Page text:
Tony Oursler
592
page-template-default,page,page-id-592,bridge-core-1.0.7,ajax_fade,page_not_loaded,,qode_grid_1300,qode-content-sidebar-responsive,qode-theme-ver-18.2.1,qode-theme-bridge,disabled_footer_bottom,wpb-js-composer js-comp-ver-6.0.5,vc_responsive

Tony Oursler

Always rooted in the medium of film, Tony Oursler conjures sculptural and immersive experiences using technologies that hark back to magic lanterns, Victorian light shows, camera obscura and auratic parlour tricks, but that also look forward to the fully networked, digitally assisted future of image and identity production. As a pioneer of video art in early 1980s New York, Oursler specialized in hallucinogenic dramaturgy and radical formal experimentation, employing animation, montage and live action: “My early idea of what could be art for my generation was an exploded TV”. From performative and low-fi beginnings, Oursler has developed an ever-evolving multimedia and audio-visual practice utilising projections, video screens, sculptures and optical devices, which might take form as figurative puppets, ethereal talking automatons or immersive, cacophonous environments. His enduring fascination for the conjunctions between the diametrically opposed worlds of science and spiritualism have allowed him to explore all kinds of occult and mystical phenomena.

Resume

Oursler received a BFA from the California Institute of the Arts in 1979.  Solo exhibitions of his work have been organized at the Stedelijk Museum, Amsterdam (2014); CaixaForum Madrid, Spain (2017); The Museum of Modern Art, New York (2016); LUMA Foundation, Arles, France (2015); Tate Modern, London (2013); Museu de Arte Moderna, São Paulo (2013); PinchukArtCentre, Kiev, Ukraine (2013); Art Sonje Center, Seoul (2012); ARoS Aarhus Kunstmuseum Denmark (2012); and Jeu de Paume, Paris, traveling to the DA2 Domus Artium, Salamanca, and the Kunstforeningen, Copenhagen (2005). Select group exhibitions featuring his work include Before Projection: Video Sculpture 1974-1995, MIT List Visual Arts Center, Cambridge (2018), Creature, The Broad, Los Angeles (2016); America Is Hard to See, Whitney Museum of American Art, New York (2015); Disembodied, Cleveland Museum of Art, Cleveland, OH (2013); Mike Kelley, Centre Georges Pompidou, Paris (2013); The Royal Family, Hayward Gallery Project Space, London (2012); Off the Wall: Part 1—Thirty Performative Actions, Whitney Museum of American Art, New York (2010); Spazio: The Scene and the Imaginary, Museo Nazionale delle arti del XXI Secolo, Rome (2010); Looking at Music, The Museum of Modern Art, New York (2008); and California Video, J. Paul Getty Museum, Los Angeles (2008). Oursler’s work is in numerous public and private collections, including the Carnegie Museum of Art, Pittsburgh, PA; Fondation Cartier pour l’art contemporain, Paris; Eli Broad Family Foundation, Los Angeles; Goetz Collection, Munich; Hammer Museum, Los Angeles; Milwaukee Art Museum, WI; Modern Art Museum of Fort Worth, TX; The Museum of Modern Art, New York; Saatchi Collection, London; Tate Modern, London; and the Whitney Museum of American Art, New York.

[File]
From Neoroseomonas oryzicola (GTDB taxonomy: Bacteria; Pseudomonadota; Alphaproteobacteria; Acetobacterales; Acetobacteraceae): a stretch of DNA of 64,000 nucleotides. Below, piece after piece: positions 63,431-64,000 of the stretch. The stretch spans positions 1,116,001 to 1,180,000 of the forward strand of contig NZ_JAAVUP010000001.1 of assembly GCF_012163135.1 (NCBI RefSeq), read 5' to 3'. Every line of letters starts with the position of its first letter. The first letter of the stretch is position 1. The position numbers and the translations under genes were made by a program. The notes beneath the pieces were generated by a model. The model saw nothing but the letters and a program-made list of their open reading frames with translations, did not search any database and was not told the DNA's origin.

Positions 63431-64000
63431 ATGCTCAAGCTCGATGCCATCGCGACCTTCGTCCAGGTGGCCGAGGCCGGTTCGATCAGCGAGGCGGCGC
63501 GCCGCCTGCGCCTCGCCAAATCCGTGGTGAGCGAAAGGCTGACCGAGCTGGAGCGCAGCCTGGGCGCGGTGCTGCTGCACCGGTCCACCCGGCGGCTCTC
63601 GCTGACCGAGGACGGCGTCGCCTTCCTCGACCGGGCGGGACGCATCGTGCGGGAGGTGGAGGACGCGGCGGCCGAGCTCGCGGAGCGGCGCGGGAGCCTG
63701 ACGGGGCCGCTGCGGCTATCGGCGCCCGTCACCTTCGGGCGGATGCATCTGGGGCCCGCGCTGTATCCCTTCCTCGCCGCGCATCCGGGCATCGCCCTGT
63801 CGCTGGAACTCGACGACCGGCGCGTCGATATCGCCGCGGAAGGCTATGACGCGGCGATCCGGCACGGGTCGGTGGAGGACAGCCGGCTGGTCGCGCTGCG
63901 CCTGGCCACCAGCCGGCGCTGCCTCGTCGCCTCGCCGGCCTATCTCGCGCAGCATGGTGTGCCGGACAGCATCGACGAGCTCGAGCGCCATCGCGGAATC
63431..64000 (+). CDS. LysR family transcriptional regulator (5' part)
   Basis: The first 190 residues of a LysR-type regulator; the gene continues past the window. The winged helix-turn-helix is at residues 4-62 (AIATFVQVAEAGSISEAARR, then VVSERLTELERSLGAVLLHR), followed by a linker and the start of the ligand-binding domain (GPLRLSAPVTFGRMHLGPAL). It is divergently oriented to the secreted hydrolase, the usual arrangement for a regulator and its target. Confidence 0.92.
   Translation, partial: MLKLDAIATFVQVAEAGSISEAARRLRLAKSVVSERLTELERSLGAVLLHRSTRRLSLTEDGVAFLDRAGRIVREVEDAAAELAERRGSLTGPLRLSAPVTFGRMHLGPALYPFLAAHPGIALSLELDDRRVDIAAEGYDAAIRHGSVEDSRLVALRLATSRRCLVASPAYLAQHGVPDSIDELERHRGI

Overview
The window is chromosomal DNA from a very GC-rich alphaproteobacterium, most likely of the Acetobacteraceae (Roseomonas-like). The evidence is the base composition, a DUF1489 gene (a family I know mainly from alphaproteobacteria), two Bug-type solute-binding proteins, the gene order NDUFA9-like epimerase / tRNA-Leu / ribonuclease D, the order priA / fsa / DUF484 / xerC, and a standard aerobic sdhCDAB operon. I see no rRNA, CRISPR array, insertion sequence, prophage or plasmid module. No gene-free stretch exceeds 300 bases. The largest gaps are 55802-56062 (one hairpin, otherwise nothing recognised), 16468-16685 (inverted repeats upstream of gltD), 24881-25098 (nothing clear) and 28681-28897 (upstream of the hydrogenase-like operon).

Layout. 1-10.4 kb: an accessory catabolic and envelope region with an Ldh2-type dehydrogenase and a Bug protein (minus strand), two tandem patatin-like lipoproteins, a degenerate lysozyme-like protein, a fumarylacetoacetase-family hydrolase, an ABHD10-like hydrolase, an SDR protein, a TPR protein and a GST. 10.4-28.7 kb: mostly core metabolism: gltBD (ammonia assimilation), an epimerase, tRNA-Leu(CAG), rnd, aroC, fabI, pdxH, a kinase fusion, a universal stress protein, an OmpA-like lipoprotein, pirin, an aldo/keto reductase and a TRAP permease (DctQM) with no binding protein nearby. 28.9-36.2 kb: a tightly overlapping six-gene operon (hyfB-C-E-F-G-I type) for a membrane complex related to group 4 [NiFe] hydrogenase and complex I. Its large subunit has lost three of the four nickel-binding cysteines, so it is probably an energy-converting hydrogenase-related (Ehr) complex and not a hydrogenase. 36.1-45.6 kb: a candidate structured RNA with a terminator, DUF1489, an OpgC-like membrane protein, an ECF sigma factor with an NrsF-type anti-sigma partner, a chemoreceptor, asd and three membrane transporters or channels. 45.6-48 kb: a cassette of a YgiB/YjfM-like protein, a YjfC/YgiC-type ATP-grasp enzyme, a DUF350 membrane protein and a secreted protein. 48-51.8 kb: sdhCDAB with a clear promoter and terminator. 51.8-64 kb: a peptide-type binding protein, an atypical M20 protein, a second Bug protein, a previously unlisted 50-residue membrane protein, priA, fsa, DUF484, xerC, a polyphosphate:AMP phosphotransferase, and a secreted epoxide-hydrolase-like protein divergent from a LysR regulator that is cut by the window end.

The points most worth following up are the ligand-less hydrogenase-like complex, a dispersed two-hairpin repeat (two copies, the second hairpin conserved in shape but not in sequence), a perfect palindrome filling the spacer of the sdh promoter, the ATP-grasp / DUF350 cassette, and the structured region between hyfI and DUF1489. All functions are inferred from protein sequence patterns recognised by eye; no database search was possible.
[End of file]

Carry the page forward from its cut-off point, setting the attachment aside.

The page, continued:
%d bloggers like this: